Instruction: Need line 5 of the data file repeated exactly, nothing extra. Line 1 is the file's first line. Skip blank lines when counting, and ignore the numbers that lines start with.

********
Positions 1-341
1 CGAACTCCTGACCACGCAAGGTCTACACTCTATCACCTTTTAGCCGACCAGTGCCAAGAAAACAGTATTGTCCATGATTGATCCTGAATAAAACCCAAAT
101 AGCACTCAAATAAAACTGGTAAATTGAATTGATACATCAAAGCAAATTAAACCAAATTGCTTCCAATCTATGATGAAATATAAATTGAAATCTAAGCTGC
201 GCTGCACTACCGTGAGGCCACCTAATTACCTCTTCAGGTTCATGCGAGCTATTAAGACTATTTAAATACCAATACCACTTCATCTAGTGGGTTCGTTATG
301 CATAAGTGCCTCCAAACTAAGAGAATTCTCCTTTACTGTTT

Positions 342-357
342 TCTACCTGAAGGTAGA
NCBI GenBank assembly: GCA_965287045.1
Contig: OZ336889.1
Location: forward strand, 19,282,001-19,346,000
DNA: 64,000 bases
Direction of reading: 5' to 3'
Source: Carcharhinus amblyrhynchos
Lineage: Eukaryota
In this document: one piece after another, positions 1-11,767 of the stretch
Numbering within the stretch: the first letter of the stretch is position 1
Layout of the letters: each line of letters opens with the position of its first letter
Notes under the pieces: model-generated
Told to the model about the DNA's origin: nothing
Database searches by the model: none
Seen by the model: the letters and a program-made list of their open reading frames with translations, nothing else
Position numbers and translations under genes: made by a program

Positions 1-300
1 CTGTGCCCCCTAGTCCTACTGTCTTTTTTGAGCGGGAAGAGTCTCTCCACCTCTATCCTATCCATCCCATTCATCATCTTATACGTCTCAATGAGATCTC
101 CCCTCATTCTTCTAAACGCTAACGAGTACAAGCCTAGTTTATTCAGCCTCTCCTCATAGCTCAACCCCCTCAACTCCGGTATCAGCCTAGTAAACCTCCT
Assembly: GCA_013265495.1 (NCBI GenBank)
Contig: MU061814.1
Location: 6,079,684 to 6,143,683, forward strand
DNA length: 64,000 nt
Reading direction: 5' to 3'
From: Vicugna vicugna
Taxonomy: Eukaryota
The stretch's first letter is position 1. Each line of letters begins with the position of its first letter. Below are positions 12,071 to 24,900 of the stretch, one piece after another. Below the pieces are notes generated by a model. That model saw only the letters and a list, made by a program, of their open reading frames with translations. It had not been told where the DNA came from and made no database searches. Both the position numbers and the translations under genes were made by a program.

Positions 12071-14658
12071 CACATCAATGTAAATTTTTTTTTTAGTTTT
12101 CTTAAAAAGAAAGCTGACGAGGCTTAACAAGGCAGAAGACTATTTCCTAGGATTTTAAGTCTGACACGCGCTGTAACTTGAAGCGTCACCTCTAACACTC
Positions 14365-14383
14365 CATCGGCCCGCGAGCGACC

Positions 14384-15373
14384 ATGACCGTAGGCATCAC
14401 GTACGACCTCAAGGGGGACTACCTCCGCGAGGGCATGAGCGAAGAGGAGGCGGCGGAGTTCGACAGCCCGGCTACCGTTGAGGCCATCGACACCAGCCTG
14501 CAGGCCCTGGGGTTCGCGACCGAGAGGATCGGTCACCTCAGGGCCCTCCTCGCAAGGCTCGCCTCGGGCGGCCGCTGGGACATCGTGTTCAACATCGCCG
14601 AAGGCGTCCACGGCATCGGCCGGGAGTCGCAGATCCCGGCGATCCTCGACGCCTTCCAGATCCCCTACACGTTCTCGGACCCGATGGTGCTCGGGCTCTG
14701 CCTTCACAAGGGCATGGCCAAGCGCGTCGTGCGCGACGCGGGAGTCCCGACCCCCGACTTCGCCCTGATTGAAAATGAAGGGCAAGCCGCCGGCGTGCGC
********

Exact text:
301 CATAAGTGCCTCCAAACTAAGAGAATTCTCCTTTACTGTTT